With some well-seasoned international racers in the 12-strong Dragon fleet, consistency was the name of the game. With two fourths and a first, Peter Marchant and Katie Cole sailing with Jono Brown on Beauty and the Beast clinched the series from Mark and Mandy Wade and Chris Brittain on Avalanche.

Commenting on his win, Marchant said: “It all came good in the end. We had fabulous conditions in the last race with winds up to 12-15kts. It really was Champagne sailing. Winning today was all about speed and knowing the right way round the course. That was important. I made the normal Peter Marchant start in the last race, which is not very good, but the first start was a cracking one and we managed to win that one. The good news is most of the fleet is racing during the week too, so we are looking forward to more good racing.”

Class 5 & 6 local handicap

There was just one point between the top two boats in Class 5 with Grace and Danger sailed by Roger Noble, Stephen Gosling, Robert Noble, Steven Bratt, and Sophie Gosling taking the overall win from last year’s winners. As hard as they tried, Daryl Mylroie, Mike Dedman, David Owen, Dominic Mylroie, Roger Cruiks on their Nimbus Maxi Eclipse were unable to repeat their winning performance from last year and had to settle for second this weekend.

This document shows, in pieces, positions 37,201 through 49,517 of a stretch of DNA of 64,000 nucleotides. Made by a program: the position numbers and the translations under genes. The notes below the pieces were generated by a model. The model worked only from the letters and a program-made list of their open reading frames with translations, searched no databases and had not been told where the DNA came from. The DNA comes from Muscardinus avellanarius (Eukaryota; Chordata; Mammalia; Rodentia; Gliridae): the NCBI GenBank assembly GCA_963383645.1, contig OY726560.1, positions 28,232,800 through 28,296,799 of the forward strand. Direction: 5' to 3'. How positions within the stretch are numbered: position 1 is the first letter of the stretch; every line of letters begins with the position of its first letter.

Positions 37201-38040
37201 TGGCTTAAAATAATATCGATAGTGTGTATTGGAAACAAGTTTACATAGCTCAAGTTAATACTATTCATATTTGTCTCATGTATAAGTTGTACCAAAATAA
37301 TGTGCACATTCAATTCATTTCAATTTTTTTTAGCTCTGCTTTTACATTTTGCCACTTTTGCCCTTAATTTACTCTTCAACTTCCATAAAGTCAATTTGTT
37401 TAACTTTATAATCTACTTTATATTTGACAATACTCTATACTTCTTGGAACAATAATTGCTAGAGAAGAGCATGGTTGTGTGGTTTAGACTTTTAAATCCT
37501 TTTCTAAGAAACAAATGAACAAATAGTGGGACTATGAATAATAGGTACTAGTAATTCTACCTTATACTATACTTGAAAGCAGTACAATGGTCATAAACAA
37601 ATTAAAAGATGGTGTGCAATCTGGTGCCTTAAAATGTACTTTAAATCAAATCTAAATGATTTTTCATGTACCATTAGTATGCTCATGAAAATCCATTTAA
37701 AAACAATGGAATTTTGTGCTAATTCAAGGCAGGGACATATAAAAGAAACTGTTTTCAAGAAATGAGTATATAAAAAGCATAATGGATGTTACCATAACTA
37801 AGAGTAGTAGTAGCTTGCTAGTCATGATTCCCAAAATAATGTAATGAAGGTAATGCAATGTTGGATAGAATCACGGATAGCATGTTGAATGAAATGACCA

With two wins on his score sheet Ian Keam-George and team on Lucy Ann, the Beneteau 323, sailed well to win Class 6 local handicap for the YH White Sails Trophy from John Saunders’ Elan 31 Jeanie.

Multihulls

It was great to see some good competition in the Multihull class with the likes of local hotshots Simon Barnes, Jeremy Polturak and Charlie Pitcher winning the weekend on their super-fast Dragon Fly 28 Performance, Persuasion. They won the first two races but in the fresher breeze this afternoon, were unable to hold off the two Farrier 27s sailed by Nick Wood (Origami), and John Galloway (Threedom) who took first and second respectively in the final race of the series.

RS Elite